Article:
1. lostinwebspace
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    lostinwebspace Active Member

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    Italicize names of space stations

    Discussion in 'Word Mechanics' started by lostinwebspace, Mar 17, 2013.

    Are we supposed to italicize the names of space stations (Mir, the International Space Station, etc.)? I did a Google search, but didn't come across any reliable sources to say either way.
     
  2. Cogito
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    Cogito Former Mod, Retired Supporter Contributor

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    There's no clear standard established. If you treat a station like a military base or a port, the name is not italicized. Likewise oil platforms like the Deepwater Horizon are not italicized. However, the names of oceangoing vessels are italicized.

    I thing a space station is more like a base, a port, or an installation than like a vessel, so I would choose no italics/
     
  3. E. C. Scrubb
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    E. C. Scrubb Active Member

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    Cog... that makes sense, but I can think of one exception that may apply here. Foreign words are usually put in italics. So, is Mir treated like a foreign word here, or is it treated like base or port? BTW - I didn't even know about oceangoing vessels being italicized but now that you mention it, I do recall seeing it. Do you have any idea of the tradition behind that? Is it part of a larger, logical idea, or just one of those English oddities because of history?
     
  4. lostinwebspace
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    lostinwebspace Active Member

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    Thanks, Cog. Good to know I don't have to italicize yet another thing.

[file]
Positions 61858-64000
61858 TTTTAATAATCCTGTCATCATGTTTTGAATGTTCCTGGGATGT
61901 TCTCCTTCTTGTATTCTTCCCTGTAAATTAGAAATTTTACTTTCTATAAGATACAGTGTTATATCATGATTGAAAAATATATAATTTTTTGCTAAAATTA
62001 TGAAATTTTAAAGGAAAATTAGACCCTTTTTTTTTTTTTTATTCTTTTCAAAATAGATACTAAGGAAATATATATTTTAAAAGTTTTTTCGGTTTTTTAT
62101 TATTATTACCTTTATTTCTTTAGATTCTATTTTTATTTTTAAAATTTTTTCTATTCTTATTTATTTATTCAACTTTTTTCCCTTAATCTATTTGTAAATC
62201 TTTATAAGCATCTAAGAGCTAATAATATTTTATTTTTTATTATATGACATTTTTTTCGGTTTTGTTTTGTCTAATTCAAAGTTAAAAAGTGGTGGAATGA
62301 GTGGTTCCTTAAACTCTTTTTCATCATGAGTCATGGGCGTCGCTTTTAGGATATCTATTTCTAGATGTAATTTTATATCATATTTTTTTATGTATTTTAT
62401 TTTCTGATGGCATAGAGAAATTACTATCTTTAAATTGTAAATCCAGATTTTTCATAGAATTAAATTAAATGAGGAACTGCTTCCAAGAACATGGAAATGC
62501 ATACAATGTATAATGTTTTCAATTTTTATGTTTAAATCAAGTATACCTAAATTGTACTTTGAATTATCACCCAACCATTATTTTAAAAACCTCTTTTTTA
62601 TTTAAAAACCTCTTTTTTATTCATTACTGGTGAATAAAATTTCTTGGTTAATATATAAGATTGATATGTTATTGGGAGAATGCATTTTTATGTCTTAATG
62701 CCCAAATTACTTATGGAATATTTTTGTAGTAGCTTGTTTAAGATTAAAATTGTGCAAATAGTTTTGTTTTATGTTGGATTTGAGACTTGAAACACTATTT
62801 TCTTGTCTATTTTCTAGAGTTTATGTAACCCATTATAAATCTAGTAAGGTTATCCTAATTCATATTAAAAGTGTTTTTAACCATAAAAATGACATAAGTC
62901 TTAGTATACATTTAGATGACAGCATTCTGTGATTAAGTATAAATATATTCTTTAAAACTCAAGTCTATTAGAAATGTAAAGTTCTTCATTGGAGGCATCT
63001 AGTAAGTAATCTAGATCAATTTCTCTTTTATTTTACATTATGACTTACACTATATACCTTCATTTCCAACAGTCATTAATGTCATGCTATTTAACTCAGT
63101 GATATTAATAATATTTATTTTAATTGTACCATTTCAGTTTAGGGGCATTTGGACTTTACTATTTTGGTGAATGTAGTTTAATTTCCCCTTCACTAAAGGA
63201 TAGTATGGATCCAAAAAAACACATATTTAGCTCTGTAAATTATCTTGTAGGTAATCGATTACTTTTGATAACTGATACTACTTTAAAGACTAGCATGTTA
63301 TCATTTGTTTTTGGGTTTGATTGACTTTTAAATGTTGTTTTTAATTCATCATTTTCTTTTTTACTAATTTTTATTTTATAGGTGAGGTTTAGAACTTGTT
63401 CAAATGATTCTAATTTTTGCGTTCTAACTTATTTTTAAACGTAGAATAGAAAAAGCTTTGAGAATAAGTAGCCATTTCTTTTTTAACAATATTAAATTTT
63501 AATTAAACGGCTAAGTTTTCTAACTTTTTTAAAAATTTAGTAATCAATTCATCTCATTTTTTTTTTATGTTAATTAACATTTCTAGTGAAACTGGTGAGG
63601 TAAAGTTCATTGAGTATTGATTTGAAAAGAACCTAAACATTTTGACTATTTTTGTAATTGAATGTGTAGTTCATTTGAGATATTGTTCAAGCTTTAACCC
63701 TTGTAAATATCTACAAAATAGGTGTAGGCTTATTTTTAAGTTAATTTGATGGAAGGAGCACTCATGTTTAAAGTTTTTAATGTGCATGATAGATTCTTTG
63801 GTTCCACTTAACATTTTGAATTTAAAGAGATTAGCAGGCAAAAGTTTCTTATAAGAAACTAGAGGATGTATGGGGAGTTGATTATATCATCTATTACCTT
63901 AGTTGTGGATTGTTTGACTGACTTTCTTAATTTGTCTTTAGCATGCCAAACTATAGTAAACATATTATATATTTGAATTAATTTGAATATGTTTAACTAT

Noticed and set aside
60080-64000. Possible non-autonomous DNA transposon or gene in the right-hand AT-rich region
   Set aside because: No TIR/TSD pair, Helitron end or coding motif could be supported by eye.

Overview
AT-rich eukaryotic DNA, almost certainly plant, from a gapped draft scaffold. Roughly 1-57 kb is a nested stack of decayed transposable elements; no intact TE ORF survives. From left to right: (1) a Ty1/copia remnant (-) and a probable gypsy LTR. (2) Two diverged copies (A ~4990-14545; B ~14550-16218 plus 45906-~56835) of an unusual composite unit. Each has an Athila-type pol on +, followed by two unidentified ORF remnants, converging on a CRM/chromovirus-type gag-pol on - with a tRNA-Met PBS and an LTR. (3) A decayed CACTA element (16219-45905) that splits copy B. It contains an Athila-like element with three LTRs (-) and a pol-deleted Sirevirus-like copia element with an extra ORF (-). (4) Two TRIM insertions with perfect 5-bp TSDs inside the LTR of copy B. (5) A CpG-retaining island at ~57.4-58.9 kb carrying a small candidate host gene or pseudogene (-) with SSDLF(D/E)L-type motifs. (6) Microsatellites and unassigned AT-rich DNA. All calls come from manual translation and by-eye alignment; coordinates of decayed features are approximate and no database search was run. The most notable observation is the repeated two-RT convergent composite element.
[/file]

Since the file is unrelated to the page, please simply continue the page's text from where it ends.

5. mammamaia
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    mammamaia nit-picker-in-chief Contributor

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    'Mir' is not treated as a foreign word, only as the name for the space station that everyone in the world uses, regardless of their native tongue...
     
  6. Cogito
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    Cogito Former Mod, Retired Supporter Contributor

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    Proper names are not italicized unless they are in another context requiring italics. Foreign words in an English sentence are often italicized (it is NOT a requirement), but generally are not italicized outside of a sentence context.

    As for why ocean vessel names are italicized, it's just one of the odd quirks of English. Titles of many types of creative works are italicized, others are not (Novel titles are italicized, short story titles are not. The names of songs are italicized. The names of architectural works are not italicized.) You just have to memorize the rules, or keep a reliable source handbook of the rules at hand.
     
  7. E. C. Scrubb
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    E. C. Scrubb Active Member

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    Great . . . now you're going to send me into hours of research to find out why ocean vessels are capitalized. It's those odd little things that just fascinate me, like why surgeons are called Mr. in Britain. (offered the link because I hoped someone would as geeky as I am and want to find this stuff out!)

    Also, one of the things I keep finding difficult in the switch from academic to fiction writing, is the difference in styles. I wanted so badly to argue that it is a requirement to italicize foreign words. Then I had to remember that it's purely based on style guides, and those change by publisher. It can get frustrating sometimes.
     
  8. E. C. Scrubb
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    E. C. Scrubb Active Member

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    Well, that and I just found out that it is actually in English dictionaries now, which means it shouldn't be italicized even if it wasn't a name everyone used. Sigh. I really could have looked it up before asking. On a similar note, I had no idea that the word Mir meant "A peasant commune in Prerevolutionary Russia," according to the World English dictionary.
     

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